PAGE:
Vladimir Putin's approval rating falls to lowest level in two decades

Russian President Vladimir Putin has seen his approval rating fall to its lowest level in more than two decades, the Moscow-based Levada-Centre opinion pollster said on Wednesday.

It stood at 59% in April, down from 63% a month earlier.

But Levada cautioned that a change in its polling methodology may have slightly distorted the result to Putin’s disadvantage: the poll was conducted by telephone on this occasion because of the coronavirus lockdown, rather than face-to-face, something that Levada’s Deputy Director Denis Volkov said may have clipped 1-2% off Putin’s rating.

Even taking that into account, Volkov said an outcome of 61% would still mean Putin’s approval rating was on a par with its lowest level recorded yet in 2013, a year before Russia’s annexation of Ukraine’s Crimea prompted his ratings to surge.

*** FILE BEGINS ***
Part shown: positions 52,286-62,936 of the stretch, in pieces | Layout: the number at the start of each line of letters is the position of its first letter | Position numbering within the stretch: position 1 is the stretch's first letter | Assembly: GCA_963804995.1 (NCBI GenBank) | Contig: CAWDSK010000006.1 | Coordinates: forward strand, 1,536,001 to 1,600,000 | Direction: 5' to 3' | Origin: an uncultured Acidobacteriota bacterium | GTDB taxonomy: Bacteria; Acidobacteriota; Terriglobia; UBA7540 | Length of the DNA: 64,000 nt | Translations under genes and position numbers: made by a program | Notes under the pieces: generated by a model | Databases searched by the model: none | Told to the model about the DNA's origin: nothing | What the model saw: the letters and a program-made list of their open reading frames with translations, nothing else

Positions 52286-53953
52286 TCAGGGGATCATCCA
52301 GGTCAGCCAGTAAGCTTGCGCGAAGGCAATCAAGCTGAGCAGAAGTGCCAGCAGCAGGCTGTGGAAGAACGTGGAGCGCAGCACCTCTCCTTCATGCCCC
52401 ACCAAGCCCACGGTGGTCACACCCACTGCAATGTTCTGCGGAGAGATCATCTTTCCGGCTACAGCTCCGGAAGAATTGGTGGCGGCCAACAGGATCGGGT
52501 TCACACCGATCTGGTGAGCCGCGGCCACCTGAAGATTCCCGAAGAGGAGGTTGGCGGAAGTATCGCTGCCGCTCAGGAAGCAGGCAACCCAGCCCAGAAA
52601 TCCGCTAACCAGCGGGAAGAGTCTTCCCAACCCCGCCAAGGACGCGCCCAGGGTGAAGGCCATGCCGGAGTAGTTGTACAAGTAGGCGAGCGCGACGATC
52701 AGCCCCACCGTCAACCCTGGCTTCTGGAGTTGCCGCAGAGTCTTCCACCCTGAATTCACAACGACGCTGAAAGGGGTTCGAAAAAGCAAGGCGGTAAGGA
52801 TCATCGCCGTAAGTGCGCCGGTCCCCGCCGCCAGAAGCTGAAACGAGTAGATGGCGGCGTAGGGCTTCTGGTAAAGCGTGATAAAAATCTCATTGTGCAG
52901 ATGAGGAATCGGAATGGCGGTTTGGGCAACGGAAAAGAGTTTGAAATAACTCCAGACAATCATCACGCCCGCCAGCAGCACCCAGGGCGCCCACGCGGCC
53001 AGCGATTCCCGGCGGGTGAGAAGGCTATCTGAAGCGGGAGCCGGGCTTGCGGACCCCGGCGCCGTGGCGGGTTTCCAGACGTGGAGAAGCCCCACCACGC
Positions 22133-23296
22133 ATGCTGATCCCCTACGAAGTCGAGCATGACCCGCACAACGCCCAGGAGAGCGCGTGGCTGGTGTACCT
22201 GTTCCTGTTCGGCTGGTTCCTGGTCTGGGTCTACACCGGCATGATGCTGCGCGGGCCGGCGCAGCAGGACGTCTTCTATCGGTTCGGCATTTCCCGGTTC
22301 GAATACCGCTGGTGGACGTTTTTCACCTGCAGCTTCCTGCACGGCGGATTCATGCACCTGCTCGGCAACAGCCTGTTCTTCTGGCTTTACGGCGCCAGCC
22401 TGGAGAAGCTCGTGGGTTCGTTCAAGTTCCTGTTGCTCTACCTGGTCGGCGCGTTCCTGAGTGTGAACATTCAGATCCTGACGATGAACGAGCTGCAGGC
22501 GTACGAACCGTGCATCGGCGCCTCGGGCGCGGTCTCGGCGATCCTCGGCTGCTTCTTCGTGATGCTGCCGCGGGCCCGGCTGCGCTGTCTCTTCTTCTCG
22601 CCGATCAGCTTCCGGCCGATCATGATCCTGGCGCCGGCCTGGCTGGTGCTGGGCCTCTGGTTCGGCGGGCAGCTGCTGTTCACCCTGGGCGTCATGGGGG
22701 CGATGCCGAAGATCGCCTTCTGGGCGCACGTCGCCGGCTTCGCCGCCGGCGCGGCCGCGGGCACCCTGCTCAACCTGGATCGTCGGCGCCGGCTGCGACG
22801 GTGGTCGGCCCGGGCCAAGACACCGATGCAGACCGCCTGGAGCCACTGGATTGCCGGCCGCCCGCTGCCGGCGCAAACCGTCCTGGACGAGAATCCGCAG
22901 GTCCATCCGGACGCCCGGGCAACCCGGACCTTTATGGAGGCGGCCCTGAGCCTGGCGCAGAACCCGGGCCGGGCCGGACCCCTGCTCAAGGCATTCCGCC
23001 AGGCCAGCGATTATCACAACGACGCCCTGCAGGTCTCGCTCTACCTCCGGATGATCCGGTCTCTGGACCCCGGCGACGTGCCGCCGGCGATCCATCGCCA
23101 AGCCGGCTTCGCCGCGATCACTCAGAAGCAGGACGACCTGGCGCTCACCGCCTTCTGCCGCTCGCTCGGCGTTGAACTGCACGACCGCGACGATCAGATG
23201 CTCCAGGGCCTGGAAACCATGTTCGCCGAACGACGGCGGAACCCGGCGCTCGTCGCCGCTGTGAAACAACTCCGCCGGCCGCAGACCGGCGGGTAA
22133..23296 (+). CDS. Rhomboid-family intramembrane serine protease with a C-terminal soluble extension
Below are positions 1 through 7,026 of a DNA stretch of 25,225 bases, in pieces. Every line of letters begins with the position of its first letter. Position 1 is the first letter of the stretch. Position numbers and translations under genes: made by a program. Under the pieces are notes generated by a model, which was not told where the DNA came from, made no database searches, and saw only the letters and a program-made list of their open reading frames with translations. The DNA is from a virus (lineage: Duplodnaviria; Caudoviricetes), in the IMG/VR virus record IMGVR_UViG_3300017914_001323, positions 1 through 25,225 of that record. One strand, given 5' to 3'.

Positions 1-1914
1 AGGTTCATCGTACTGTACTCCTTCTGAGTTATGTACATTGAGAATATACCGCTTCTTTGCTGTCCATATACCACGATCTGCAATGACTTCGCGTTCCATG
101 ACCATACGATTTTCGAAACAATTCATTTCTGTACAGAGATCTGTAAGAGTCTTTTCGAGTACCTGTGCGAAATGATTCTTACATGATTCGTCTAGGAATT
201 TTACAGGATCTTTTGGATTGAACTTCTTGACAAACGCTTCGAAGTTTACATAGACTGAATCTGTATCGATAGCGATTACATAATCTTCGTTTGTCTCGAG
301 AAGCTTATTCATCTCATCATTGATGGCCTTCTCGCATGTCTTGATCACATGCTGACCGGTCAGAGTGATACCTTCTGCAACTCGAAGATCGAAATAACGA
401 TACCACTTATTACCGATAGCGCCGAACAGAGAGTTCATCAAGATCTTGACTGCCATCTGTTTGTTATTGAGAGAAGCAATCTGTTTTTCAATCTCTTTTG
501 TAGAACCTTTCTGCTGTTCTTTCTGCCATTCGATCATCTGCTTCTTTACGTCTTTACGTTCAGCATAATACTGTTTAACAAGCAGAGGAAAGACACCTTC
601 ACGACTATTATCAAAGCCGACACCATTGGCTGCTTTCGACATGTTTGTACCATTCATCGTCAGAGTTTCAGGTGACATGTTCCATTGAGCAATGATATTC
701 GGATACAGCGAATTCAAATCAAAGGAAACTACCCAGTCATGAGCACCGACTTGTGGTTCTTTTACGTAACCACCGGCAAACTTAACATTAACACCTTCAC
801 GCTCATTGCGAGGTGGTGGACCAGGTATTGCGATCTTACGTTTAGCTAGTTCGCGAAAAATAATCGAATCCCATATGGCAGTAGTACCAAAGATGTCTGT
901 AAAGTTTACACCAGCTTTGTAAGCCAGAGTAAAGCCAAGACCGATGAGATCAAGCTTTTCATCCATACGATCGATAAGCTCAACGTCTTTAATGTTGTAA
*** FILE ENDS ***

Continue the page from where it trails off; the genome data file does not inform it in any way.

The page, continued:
The poll was conducted on April 24-27th and a total of 1,608 people were polled across Russia.

The Levada-Centre has attracted negative attention from the Russian authorities, notably last September when it was entered on the Ministry of Justice's register of organisations serving as foreign agents, prompting a strongly worded rebuttal from Prof. Dr. Lev Gudkov, Director of the centre.

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Director Gudkov's statement is available here in English and German. https://www.levada.ru/cp/wp-co...

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Gary Cartwright

Gary Cartwright

Gary Cartwright is publishing editor of EU Today.

An experienced journalist and published author, he specialises in environment, energy, and defence.

He also has more than 10 years experience of working as a staff member in the EU institutions, working with political groups and MEPs in various policy areas.

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